General Synod votes to allow the blessing of same-sex couples

The General Synod of the Church of England has today voted, after a lengthy debate, to allow the blessing of same-sex couples in its churches, and has issued draft ‘Prayers of Love and Faith’ to be used by willing clergy when the prayers have been finalized and commended. All three Houses – Laity, Clergy and Bishops – voted in favour.

Photo: Geoffrey Patterson chairing the debate
Geoffrey Tattersall chairing the debate

The Campaign welcomes this move towards acknowledging that same-sex relationships are of equal worth to those of straight couples, and recognises the joy and relief that this move will bring to many in the Church. We are glad that the deeply flawed Issues in Human Sexuality document is to be replaced by fresh pastoral guidelines.

When the result was announced, Nigel Pietroni, the Chair of the Equal Campaign, issued the following press release:

I would like to offer my profound thanks to all Synod members and staff after a long and costly LLF process and Synod debate, and particularly inclusive members who have worked so hard to ensure that a chink of light of hope is offered to LGBTQIA+ people.

While I and the Campaign welcome the vote that Synod has welcomed the ‘Prayers of Love and Faith’ for same-sex couples, we especially welcome the fact that Issues in Human Sexuality will no longer be used as a tool to beat LGBTQIA+ people, clergy, ordinands and laity.

The campaign now begins to ensure that the new pastoral guidance is as generous as possible, that ordinands and clergy will be able to enter same-sex civil partnerships and marriages without fear of recrimination. In addition we call for the reinstatement of licences for gay married clergy who have been disciplined for daring to commit to
their husbands and wives in marriage, and for reparations to be considered for all those who have suffered as a result. We call on the bishops to ensure that LGBTQIA+ are included in the group that produces this measure – never again should a discussion and decisions happen without us in the room.

The bishops’ proposal are a fudge, they create mess and they fall short of what we ultimately believe is the only outcome for radical inclusion – equal marriage for all people. Nevertheless we welcome them as a small step forward towards full inclusion. It is my belief and that of the Campaign, that the fudge and mess we now find ourselves in can bring about a creative environment and ultimately lead to a radical inclusion that so many desire and which the archbishop has promised.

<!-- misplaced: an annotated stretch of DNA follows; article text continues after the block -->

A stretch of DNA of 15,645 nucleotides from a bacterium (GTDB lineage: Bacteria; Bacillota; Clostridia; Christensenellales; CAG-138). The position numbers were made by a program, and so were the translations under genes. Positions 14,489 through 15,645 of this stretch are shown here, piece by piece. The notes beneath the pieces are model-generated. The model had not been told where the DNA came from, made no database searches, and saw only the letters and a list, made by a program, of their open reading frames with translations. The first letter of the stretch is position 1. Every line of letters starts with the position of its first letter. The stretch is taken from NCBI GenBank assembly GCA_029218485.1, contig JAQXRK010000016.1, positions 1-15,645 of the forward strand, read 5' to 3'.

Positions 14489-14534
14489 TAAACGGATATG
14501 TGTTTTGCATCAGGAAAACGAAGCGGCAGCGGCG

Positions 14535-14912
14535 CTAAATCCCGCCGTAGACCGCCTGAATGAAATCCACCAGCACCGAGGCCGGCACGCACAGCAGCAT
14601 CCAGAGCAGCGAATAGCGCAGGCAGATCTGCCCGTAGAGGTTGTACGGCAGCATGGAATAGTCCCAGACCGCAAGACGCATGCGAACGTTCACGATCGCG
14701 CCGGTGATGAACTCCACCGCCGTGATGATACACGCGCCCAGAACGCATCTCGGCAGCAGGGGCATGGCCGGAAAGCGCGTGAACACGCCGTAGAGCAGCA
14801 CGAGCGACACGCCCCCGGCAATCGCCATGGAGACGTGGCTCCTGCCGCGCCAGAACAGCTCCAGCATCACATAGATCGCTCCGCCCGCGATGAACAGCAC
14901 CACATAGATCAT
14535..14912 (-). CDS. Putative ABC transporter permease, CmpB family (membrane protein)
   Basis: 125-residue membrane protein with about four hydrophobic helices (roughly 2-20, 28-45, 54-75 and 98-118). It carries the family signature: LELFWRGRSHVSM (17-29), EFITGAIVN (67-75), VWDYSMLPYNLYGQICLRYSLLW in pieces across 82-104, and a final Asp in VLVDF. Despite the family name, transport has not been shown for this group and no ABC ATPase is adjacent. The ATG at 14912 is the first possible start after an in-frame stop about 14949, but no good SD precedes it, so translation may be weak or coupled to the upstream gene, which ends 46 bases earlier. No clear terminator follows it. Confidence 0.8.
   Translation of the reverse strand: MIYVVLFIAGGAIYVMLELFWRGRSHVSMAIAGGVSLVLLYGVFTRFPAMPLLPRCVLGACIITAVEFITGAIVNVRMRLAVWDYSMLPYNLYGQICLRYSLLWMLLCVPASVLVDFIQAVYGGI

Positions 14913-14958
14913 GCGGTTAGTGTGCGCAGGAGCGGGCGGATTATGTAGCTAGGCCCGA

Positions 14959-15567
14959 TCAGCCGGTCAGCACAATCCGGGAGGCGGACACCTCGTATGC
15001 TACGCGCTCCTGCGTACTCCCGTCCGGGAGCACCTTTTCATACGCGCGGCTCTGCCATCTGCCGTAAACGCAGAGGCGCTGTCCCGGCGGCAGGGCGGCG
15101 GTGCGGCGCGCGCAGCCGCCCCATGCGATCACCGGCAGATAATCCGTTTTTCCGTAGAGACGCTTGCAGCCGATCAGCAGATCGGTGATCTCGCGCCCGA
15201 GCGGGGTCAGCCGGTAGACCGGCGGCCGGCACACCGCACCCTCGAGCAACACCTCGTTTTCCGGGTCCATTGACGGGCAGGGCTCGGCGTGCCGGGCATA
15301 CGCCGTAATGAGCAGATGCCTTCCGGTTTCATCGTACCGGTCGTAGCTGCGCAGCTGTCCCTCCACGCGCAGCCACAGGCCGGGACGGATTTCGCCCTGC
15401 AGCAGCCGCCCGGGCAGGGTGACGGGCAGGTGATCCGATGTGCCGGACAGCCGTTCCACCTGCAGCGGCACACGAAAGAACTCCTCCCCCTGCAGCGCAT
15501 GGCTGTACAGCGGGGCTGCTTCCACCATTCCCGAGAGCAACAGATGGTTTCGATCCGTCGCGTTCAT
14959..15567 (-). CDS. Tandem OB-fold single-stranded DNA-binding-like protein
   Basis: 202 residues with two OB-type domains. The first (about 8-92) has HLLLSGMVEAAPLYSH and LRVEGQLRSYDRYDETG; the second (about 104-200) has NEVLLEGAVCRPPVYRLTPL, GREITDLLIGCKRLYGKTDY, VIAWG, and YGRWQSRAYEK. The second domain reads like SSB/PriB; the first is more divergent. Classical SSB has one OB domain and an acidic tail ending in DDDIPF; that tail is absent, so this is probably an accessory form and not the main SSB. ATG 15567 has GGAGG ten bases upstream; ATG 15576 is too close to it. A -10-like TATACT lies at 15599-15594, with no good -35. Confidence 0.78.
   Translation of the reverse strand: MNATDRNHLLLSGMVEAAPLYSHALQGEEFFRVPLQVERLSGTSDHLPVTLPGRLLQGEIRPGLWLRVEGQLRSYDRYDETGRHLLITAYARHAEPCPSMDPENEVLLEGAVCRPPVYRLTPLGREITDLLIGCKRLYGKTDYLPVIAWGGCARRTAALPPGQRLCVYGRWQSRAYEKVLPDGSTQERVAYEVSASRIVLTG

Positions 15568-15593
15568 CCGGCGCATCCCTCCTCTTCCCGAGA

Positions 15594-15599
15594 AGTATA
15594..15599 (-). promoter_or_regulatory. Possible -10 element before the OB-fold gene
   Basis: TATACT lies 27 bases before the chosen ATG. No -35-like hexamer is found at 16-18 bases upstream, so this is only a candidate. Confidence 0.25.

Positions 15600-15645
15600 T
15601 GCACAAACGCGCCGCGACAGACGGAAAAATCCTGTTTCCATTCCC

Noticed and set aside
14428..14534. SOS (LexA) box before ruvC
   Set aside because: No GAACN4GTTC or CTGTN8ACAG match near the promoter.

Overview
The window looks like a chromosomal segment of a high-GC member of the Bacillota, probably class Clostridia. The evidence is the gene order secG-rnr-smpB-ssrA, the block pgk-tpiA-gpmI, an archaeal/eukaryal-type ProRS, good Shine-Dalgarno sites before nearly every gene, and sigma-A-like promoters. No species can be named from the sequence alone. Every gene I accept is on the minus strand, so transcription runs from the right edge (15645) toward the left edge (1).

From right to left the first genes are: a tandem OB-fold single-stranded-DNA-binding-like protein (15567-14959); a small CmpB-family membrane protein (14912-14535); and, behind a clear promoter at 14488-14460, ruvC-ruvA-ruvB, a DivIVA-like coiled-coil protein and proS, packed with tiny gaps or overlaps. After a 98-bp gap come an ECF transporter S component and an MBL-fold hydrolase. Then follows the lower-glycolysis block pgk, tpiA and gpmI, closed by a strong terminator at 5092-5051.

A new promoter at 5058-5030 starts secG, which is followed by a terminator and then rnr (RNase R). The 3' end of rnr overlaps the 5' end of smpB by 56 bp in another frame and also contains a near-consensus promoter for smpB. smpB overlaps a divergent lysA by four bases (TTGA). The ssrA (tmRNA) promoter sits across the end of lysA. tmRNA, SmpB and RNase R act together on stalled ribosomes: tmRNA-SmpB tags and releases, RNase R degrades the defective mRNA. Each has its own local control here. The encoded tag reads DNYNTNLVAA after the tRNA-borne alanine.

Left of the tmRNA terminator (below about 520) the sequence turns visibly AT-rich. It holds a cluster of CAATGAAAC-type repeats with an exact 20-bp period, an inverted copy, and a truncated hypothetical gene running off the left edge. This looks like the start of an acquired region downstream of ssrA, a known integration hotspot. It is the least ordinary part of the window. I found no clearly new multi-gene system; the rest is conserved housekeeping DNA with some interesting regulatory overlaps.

The campaign for equal marriage continues with fresh vigour and we look forward to the proposals for the pastoral measure in July.

A cautious welcome

Our welcome for this outcome is a cautious one. It is far from good enough. It does not allow marriages of same-sex couples to be celebrated in church. The doctrine of the Church of England has been declared to be unchanged. We will not know for some time what the replacement pastoral guidance will contain, and so it is unclear whether clergy in a same-sex marriage will be allowed to resume their ministry.

Nothing less

The Campaign for Equal Marriage rejoices with those who are rejoicing at this move, and we mourn with those who are frustrated and angry because so little progress has been made. We call on the bishops to move as swiftly as possible to the full recognition of the dignity and worth of same-sex couples and their marriages. We will continue to campaign for fully equal marriage. We will not be satisfied with anything less.

More about the debate

The debate was very long – over eight hours, which meant that it had to be continued on the Thursday morning. This was due to the very large number of amendments, most of which were moved by conservatives; some of the amendments seemed to be a delaying tactic, as they were very similar to others. Only one of them – a conservative one – was passed. The tedium of so many votes one after another was happily broken by some fine speeches on the progressive side.

The Chair, Geoffrey Tattersall, was both firm and fair. His gentle humour helped greatly in keeping the tone of the debate from deteriorating too far. Despite that, the five Pastoral Principles were widely flouted.

The motion as amended was passed with a convincing majority:

HouseIn favourAgainstAbstentions

The sessions of the debate can be watched on YouTube on the Church of England channel:

The official documents relating to General Synod February 2023 can be found here: